Implementation of the invention can be at any convenient sampling interval synchronous with tool revolution and is exampled herein as occurring once per revolution. Also, it has been found that data accumulated in synchronism with nominal or commanded spindle speed rather than using an independently generated sampling signal produces the ability to identify chatter. Therefore, as used herein, sampling in synchronism with tool rotation includes sampling in synchronism with nominal spindle rotation.
FIG. 1 is a block circuit diagram showing major system components of the invention.
FIG. 2 shows elements used in the circuit diagram of FIG. 1 to sample vibration signals in synchronism with tool revolutions.
FIG. 3A shows the cutting tool of FIG. 2 in juxtaposition with a workpiece for a 50% radial immersion milling operation.
FIG. 3B is a schematic diagram of the milling operation of FIG. 3A.
FIGS. 4 and 5 show vibratory motion of the cutting tool for stable and unstable milling operations.
FIGS. 6 and 7 show charts of variance values and histograms for stable and unstable milling operations.
FIG. 8 shows a chart of variance values using nominal spindle speed as the sampling parameter.
FIG. 9 is a flowchart of operations performed on the vibration signals to produce variance values and histograms.
FIG. 10 shows a sample display of variance values and histogram to visually indicate the presence or absence of chatter conditions.
 The above mentioned and other features and objects of the invention and the manner of obtaining them will become more apparent, and the invention itself will best be understood by reference to the following description of embodiments of the invention taken in conjunction with the accompanying drawing.
FIG. 1 shows a sensing device 10 placed near the tool workpiece interface in order to sense vibrations produced at the interface. The sensed signal is sent over line 14 to a processor 11 where it is sampled in synchronism with a signal received by processor 11 over line 15 from device 12. Device 12 produces a sampling signal in synchronism with spindle rotation, therefore in synchronism with tool revolutions. A display 13 may be provided to visually alert the machine operator to chatter conditions or approaching chatter conditions. Amplifiers and other such accessory components are not shown.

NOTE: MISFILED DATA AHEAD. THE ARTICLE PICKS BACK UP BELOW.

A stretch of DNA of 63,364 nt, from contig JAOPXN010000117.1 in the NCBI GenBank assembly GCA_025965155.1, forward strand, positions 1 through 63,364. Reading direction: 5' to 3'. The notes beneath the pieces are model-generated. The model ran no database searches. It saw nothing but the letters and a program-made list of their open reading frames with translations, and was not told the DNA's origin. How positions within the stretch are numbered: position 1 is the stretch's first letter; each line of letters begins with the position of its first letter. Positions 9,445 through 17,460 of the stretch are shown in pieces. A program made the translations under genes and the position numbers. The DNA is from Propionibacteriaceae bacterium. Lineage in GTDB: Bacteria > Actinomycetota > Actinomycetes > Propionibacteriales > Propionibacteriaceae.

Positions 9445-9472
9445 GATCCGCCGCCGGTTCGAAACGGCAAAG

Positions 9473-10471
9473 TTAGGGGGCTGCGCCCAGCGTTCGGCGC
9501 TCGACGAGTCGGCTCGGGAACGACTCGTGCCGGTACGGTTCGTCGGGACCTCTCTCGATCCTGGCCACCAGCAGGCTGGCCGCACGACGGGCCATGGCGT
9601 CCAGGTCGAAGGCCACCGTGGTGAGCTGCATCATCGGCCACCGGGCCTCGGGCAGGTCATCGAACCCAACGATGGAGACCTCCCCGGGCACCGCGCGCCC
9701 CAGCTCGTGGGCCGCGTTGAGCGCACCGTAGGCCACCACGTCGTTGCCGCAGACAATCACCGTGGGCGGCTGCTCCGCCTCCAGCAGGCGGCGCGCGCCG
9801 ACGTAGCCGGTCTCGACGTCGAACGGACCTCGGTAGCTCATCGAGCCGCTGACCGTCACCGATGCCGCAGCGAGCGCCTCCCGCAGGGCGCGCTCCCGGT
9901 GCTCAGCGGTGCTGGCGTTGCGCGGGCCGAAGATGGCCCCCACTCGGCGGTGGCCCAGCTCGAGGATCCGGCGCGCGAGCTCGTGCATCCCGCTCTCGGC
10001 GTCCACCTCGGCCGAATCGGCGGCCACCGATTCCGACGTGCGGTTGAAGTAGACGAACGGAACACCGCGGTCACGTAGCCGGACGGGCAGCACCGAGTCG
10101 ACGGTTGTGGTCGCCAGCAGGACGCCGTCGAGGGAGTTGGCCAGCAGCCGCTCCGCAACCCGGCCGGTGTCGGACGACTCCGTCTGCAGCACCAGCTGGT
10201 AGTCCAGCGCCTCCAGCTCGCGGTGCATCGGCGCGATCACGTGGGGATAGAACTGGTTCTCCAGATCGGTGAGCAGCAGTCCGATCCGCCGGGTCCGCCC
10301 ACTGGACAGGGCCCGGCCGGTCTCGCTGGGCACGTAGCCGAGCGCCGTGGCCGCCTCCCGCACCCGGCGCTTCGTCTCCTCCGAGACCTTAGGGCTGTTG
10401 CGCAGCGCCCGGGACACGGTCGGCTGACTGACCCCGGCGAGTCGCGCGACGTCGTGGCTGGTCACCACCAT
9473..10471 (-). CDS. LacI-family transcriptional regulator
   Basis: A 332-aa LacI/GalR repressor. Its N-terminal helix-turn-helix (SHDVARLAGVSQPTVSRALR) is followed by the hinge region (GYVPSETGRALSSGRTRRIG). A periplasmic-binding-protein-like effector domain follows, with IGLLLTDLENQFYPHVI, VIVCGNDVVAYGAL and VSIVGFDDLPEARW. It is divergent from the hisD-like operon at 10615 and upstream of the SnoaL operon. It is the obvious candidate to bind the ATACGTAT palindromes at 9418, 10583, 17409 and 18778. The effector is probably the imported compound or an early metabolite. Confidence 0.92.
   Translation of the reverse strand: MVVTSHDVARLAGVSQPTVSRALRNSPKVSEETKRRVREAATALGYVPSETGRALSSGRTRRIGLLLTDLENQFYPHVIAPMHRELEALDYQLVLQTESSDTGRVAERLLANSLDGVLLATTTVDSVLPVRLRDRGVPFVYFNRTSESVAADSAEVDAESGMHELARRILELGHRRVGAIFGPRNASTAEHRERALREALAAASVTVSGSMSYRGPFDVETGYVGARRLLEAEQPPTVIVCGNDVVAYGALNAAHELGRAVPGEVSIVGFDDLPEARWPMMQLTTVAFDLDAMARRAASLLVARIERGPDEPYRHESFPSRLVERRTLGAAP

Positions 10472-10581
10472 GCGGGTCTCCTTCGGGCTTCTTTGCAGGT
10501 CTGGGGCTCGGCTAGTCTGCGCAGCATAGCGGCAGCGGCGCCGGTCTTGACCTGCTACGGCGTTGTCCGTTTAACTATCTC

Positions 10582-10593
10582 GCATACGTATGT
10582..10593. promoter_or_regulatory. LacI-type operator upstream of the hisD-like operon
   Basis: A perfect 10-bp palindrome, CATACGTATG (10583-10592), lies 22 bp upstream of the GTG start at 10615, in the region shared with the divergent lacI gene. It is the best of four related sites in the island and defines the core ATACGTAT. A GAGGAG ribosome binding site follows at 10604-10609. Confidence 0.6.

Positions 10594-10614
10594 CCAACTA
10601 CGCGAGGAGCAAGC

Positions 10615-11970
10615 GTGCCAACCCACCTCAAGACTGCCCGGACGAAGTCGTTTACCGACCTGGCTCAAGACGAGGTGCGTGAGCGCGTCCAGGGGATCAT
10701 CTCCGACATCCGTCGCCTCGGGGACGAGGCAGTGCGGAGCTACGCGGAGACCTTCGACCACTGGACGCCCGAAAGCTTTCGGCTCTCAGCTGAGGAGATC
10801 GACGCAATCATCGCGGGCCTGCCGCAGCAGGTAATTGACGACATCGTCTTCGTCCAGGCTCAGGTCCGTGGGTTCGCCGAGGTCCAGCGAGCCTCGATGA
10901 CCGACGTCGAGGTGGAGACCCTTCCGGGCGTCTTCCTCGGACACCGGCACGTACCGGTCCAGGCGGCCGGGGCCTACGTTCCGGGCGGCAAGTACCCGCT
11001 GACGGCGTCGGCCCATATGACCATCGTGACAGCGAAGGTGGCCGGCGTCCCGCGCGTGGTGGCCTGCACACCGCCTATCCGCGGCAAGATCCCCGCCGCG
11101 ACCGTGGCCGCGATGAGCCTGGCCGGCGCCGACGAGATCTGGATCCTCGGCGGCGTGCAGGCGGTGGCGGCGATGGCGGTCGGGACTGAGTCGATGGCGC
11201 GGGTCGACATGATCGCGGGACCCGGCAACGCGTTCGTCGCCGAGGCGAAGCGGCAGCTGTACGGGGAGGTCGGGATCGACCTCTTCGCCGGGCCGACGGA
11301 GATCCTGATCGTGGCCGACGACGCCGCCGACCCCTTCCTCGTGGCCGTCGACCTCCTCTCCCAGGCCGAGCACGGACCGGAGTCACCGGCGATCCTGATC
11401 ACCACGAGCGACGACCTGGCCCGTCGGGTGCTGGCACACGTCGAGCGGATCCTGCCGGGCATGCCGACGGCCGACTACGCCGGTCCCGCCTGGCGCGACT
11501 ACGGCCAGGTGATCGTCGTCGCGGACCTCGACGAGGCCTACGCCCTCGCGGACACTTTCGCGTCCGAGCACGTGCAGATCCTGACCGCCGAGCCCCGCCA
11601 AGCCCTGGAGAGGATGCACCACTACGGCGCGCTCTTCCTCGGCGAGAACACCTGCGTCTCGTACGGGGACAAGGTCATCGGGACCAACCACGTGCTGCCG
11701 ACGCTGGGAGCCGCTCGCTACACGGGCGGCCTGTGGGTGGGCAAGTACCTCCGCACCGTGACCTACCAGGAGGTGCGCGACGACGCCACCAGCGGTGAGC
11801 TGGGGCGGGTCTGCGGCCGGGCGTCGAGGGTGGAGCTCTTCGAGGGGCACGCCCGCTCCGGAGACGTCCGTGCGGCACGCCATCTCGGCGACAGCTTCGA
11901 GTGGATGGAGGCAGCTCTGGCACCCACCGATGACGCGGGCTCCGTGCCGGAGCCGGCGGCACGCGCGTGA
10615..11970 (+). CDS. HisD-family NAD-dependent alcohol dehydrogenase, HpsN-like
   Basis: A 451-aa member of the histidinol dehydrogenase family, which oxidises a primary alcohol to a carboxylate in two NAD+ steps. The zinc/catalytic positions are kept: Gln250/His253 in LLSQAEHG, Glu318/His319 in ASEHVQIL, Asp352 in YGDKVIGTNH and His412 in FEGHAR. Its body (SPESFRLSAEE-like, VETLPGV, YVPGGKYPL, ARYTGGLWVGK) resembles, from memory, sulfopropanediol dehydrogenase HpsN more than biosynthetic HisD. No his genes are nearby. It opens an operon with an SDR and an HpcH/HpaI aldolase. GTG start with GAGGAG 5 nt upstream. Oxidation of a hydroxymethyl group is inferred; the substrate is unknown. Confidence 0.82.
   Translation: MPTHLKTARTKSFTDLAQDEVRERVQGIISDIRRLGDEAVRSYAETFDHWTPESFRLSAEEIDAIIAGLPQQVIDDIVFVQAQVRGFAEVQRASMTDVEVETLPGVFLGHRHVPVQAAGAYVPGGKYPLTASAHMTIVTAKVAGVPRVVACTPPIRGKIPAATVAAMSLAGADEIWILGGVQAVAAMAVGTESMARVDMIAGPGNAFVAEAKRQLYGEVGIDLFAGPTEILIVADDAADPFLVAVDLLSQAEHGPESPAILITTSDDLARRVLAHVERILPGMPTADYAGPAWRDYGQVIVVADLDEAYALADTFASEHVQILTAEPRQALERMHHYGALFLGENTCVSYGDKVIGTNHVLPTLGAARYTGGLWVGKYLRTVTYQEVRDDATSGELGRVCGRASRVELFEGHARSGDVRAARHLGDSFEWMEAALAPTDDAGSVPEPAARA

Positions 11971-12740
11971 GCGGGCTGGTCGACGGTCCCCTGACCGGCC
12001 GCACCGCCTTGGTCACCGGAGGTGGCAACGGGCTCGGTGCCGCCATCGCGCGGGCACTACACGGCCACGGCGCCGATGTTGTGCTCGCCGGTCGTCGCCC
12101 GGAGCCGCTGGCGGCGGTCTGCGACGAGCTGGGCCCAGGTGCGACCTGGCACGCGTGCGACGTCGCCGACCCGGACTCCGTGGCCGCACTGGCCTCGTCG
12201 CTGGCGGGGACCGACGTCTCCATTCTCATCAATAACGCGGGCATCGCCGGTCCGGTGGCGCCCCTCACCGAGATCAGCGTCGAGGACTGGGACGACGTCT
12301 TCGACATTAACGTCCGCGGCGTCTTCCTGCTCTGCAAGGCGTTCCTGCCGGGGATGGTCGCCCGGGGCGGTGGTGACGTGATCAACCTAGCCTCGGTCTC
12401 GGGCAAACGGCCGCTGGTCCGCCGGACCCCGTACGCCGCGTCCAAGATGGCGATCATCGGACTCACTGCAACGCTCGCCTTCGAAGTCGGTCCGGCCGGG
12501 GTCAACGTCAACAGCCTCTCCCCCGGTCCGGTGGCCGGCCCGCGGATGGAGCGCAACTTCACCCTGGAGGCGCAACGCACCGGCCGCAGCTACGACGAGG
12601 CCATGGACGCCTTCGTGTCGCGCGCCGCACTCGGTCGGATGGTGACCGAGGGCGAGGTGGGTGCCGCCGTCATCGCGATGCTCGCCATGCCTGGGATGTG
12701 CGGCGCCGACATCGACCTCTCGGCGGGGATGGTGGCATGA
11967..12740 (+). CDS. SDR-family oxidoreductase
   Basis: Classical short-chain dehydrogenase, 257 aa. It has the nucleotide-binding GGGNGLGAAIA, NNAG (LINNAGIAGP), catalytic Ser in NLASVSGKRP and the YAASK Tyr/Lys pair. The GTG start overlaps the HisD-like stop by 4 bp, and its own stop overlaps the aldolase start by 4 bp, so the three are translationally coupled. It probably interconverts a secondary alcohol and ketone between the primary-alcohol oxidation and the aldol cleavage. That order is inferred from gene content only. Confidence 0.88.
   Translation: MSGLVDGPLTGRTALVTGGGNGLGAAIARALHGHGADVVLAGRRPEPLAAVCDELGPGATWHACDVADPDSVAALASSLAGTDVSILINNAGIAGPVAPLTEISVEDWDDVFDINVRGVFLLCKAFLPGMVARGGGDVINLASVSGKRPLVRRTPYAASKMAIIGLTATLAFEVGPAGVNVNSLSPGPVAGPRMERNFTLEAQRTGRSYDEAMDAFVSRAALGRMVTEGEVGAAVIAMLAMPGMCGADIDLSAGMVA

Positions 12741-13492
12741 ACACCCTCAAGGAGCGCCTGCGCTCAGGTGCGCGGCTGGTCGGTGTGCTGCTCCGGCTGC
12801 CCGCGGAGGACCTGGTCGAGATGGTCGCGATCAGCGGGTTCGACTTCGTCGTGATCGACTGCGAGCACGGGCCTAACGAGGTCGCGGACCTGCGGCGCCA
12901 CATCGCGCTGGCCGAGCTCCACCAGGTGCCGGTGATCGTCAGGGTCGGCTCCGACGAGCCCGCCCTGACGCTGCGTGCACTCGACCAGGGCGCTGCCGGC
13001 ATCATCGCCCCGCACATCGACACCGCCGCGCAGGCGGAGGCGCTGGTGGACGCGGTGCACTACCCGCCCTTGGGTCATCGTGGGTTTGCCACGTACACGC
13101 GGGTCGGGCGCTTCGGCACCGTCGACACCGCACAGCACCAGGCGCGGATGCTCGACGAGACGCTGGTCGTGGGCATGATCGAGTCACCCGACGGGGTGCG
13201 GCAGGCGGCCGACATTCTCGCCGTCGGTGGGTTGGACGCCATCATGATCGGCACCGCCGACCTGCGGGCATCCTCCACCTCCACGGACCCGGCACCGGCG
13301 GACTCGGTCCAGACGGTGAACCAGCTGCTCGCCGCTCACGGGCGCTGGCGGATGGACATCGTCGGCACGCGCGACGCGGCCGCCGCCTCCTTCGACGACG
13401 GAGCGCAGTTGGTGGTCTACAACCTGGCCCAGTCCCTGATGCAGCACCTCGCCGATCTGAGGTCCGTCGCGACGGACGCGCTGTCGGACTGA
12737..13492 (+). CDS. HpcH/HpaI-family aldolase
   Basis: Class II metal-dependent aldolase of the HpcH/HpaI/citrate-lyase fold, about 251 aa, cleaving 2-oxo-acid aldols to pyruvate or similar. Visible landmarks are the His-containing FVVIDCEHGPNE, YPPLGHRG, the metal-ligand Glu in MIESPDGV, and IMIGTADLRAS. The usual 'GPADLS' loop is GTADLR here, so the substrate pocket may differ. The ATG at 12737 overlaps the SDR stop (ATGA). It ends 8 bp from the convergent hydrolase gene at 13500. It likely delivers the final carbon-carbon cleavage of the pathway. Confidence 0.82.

FIG. 2 shows one setup for implementing the invention wherein a microphone 20 is the sensing device for capturing an audio signal indicative of vibrations between the tool and the workpiece. Other vibration sensors could be used, for example, sensors to sense variations in displacement, force, acceleration, etc. FIG. 2 shows a tool 24 held by tool holder 25 and driven by a spindle 26. An emitter/detector 22 is positioned adjacent to the tool holder 25 in order to sense a reflective mark 27 passing under detector 22 once per revolution. The tool 24 may be, for example, an end mill although flutes are not shown on end surface 24A in FIG. 2.
FIG. 3A shows an end mill 24 with two flutes (teeth) 30 in juxtaposition with a workpiece 31. As tool 24 is fed in direction 32, teeth 30 contact workpiece 31 and begin to remove material. FIG. 3B is a schematic diagram of the milling operation shown in FIG. 3A with four teeth 30 schematically represented on end surface 24A. FIGS. 3A and 3B show a 50% radial immersion operation, that is, the radial depth 33 of the cut is 50% of the diameter of the tool 24.
 The x and y axes are the axes of end surface 24A and are shown in FIG. 3B to illustrate the axes of vibratory motion set up in the interface between tool and workpiece. A sensing device such as microphone 20 is placed near the tool/workpiece interface to sense that vibratory motion. Signals from microphone 20 are sampled in synchronism with tool rotation so that an analysis in accord with the invention can be made of the vibratory motion produced at the interface. The invention is based on the observation that when vibratory motion is stable the tool 24 returns to approximately the same position each revolution. Although the tool is vibrating in both the x and y directions in FIG. 4, at the time of sampling (once per revolution) the x, y plot of sampled tool position 40 is tightly grouped thereby showing the return of the tool to approximately the same position each revolution.
FIG. 5 shows a plot of x, y tool motion when regenerative chatter is present and tool motions are not synchronous with tool rotation; instead, they occur near the natural frequency corresponding to the most flexible system mode due to the nature of self-excited vibrations. FIG. 5 shows that the synchronously sampled points 41 (once-per-revolution) of tool position produce an elliptical shape vs. the much tighter, more linear shape shown in FIG. 4. The elliptical shape of sampled tool positions 41 is indicative of quasi-periodic motion and shows that the tool does not return to the same position each revolution when chatter is present.